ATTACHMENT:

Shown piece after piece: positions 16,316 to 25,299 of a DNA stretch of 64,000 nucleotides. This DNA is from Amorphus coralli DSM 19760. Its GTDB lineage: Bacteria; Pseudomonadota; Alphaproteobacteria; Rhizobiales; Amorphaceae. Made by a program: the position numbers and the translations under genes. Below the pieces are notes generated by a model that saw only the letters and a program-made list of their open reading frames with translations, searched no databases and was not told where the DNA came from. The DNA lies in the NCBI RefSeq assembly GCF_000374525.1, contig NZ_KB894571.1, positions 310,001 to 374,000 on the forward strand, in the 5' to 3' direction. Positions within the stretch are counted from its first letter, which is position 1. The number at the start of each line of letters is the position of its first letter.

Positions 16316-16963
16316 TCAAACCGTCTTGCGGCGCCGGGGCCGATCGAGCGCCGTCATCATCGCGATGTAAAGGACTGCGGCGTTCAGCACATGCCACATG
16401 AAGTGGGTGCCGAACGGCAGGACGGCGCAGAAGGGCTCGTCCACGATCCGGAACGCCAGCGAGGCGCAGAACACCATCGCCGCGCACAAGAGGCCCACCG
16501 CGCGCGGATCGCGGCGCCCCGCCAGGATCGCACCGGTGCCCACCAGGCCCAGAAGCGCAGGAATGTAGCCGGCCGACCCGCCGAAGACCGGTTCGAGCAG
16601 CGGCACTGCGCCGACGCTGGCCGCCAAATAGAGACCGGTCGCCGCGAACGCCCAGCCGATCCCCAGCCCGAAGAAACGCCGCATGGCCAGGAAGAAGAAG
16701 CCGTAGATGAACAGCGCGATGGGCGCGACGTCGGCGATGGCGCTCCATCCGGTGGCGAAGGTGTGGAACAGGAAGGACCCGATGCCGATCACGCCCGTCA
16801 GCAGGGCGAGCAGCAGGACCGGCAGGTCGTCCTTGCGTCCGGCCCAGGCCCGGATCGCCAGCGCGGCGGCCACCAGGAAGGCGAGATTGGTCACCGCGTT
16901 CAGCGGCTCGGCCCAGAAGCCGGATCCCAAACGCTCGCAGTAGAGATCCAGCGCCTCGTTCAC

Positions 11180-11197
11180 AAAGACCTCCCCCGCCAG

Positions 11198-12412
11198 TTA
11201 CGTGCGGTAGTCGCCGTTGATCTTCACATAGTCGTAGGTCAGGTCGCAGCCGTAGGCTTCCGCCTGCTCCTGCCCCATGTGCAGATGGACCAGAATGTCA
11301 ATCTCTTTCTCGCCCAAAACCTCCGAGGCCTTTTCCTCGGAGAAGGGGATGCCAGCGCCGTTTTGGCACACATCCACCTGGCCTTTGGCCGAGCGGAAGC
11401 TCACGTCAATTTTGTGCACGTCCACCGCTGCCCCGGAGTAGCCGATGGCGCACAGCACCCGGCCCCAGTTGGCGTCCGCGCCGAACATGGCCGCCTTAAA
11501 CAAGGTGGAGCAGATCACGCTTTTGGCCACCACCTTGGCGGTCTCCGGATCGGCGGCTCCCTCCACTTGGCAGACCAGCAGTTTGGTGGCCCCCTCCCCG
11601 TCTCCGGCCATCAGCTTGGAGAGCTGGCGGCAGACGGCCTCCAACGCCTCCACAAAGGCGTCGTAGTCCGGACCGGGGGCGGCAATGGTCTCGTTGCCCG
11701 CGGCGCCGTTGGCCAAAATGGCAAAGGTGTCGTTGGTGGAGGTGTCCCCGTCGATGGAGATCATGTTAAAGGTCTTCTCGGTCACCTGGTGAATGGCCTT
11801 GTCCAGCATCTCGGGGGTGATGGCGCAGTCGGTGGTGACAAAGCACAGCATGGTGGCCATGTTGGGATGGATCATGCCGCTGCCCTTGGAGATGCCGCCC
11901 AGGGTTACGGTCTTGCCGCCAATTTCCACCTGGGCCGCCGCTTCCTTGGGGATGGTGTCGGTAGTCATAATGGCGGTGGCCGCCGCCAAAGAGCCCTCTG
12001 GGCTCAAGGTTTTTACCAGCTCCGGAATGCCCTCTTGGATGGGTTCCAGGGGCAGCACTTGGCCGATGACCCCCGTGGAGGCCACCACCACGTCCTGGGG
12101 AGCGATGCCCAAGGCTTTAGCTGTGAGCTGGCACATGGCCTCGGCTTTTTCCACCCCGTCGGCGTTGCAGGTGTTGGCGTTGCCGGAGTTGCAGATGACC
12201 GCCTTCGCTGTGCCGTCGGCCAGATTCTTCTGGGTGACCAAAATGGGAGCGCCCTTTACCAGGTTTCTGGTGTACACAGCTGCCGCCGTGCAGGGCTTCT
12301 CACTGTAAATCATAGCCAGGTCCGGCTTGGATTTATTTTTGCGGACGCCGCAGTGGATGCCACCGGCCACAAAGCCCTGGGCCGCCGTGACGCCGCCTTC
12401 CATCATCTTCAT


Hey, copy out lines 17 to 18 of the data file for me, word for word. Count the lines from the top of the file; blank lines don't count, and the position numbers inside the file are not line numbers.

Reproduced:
11501 CAAGGTGGAGCAGATCACGCTTTTGGCCACCACCTTGGCGGTCTCCGGATCGGCGGCTCCCTCCACTTGGCAGACCAGCAGTTTGGTGGCCCCCTCCCCG
11601 TCTCCGGCCATCAGCTTGGAGAGCTGGCGGCAGACGGCCTCCAACGCCTCCACAAAGGCGTCGTAGTCCGGACCGGGGGCGGCAATGGTCTCGTTGCCCG